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As Russian losses in Ukraine hit 500,000, Putin buries future demographic risks at home

Behind the figure lies a potential demographic and economic time bomb that Russian President Vladimir Putin may not be able to ignore so easily.

by Chris York May 25, 2024 10:52 AM 7 min read
A man digs a grave near tombs of Russian soldiers at a cemetery in the town of Yefremov in the Tula region on March 23, 2023. (For illustrative purposes) (Natalia Kolesnikova/AFP via Getty Images)

Behind the figure lies a potential demographic and economic time bomb that Russian President Vladimir Putin may not be able to ignore so easily.

by Chris York May 25, 2024 10:52 AM 7 min read
This audio is created with AI assistance

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According to Ukraine's General Staff, over half a million Russian soldiers were either killed or wounded in Ukraine during the 27-month-long full-scale war.

The staggering number is in line with the estimates of the U.K. and France, which said earlier in May that the overall Russian losses are set to be around 500,000.

"We estimate Russian military losses at 500,000, including 150,000 deaths," French Foreign Minister Stephane Sejourne said on May 3.

Russia's aggression with little regard for the lives of its own soldiers is likely to continue, but behind the figure lies a potential demographic and economic time bomb that Russian President Vladimir Putin may not be able to ignore so easily.

What are the latest figures?

According to Ukrainian figures, as of May 25, Russia has lost 500,080 troops. The figures from the General Staff of Ukraine's Armed Forces do not specify killed or wounded.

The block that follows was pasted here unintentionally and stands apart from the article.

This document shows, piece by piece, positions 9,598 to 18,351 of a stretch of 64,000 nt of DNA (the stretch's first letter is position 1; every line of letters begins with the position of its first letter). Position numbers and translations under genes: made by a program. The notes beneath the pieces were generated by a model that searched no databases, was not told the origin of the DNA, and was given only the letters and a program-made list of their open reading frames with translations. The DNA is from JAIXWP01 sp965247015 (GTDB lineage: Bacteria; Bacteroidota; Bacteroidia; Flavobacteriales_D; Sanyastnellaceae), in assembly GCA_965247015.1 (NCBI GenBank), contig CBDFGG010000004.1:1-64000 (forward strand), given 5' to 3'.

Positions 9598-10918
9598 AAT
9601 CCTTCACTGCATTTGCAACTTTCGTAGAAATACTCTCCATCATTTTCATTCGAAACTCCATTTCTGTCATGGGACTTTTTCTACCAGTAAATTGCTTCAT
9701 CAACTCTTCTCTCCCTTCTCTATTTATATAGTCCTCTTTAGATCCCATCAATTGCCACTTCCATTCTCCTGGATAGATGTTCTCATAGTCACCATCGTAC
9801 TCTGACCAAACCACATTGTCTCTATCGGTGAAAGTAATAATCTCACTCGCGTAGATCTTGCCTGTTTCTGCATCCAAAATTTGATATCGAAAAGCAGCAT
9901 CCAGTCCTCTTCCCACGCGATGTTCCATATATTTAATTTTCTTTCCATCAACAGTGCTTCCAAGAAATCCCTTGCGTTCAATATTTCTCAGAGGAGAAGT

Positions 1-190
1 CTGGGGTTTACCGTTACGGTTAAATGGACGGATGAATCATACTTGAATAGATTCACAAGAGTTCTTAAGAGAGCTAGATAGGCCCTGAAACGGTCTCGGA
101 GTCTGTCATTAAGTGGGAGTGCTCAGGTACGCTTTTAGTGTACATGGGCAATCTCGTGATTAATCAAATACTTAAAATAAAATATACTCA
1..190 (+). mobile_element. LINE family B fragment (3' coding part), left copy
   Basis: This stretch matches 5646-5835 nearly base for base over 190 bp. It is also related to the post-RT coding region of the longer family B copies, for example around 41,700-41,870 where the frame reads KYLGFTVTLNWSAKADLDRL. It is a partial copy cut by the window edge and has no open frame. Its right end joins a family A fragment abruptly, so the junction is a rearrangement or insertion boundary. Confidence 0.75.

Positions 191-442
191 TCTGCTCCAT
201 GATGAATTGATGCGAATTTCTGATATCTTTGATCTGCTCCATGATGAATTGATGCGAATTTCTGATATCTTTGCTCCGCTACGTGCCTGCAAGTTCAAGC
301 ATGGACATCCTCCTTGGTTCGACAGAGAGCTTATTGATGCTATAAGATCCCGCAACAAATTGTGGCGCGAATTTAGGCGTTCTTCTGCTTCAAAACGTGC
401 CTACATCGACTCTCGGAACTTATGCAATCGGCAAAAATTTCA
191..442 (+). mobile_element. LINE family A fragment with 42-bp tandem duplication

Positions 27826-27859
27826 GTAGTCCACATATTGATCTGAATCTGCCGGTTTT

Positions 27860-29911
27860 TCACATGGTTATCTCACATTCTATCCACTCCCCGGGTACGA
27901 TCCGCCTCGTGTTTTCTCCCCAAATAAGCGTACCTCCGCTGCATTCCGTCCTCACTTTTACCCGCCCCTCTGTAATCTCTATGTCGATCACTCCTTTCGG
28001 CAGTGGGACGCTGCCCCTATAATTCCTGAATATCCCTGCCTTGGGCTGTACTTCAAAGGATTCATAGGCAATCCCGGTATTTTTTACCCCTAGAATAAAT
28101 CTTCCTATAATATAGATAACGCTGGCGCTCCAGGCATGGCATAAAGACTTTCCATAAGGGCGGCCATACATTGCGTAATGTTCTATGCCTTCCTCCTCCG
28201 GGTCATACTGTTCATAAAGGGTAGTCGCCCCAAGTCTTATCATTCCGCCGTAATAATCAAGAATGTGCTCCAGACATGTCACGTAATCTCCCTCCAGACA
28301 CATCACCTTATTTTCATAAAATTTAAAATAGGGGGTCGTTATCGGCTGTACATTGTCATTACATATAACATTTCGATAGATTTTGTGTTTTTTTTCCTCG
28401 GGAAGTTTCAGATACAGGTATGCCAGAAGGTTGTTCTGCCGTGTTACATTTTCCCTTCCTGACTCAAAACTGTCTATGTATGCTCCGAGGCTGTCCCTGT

The overall consensus is that it includes dead, wounded, missing and captured.

In February, Zelensky said that 180,000 Russian troops had been killed since the start of the all-out war. The president said that over 31,000 Ukrainian soldiers were killed during the same time.

Western officials gave similar estimates about Russian battlefield losses.

Speaking to Russian independent newspaper Novaya Gazeta Europe, Sejourne said: "Russia's military failure is already apparent."

Leo Docherty, British minister of state for the Armed Forces, said in late April the U.K estimates Russian losses to be over 450,000.

“We estimate that approximately 450,000 Russian military personnel have been killed or wounded, and tens of thousands more have already deserted since the start of the conflict," Docherty said in parliament.

The list of the most significant single-day Russian losses since the start of the full-scale invasion in February 2022.Eight out of 10 Russia's largest losses, recorded by Ukraine's General Staff, were in May 2024. (Lisa Kukharska/The Kyiv Independent)

"The number of personnel killed serving in Russian private military companies (PMCs) is not clear," he added.

A U.S. estimate reported on Dec. 12 put the total at 315,000. On the same day, the Ukrainian figure was 340,650.

How accurate are the figures?

Ukraine has published daily estimates of the number of killed and wounded Russian soldiers since the early days of the launch of the full-scale invasion.

Initially there was some skepticism about how accurate the numbers were, reflected in the fact Western nations were at first reluctant to publish their own numbers.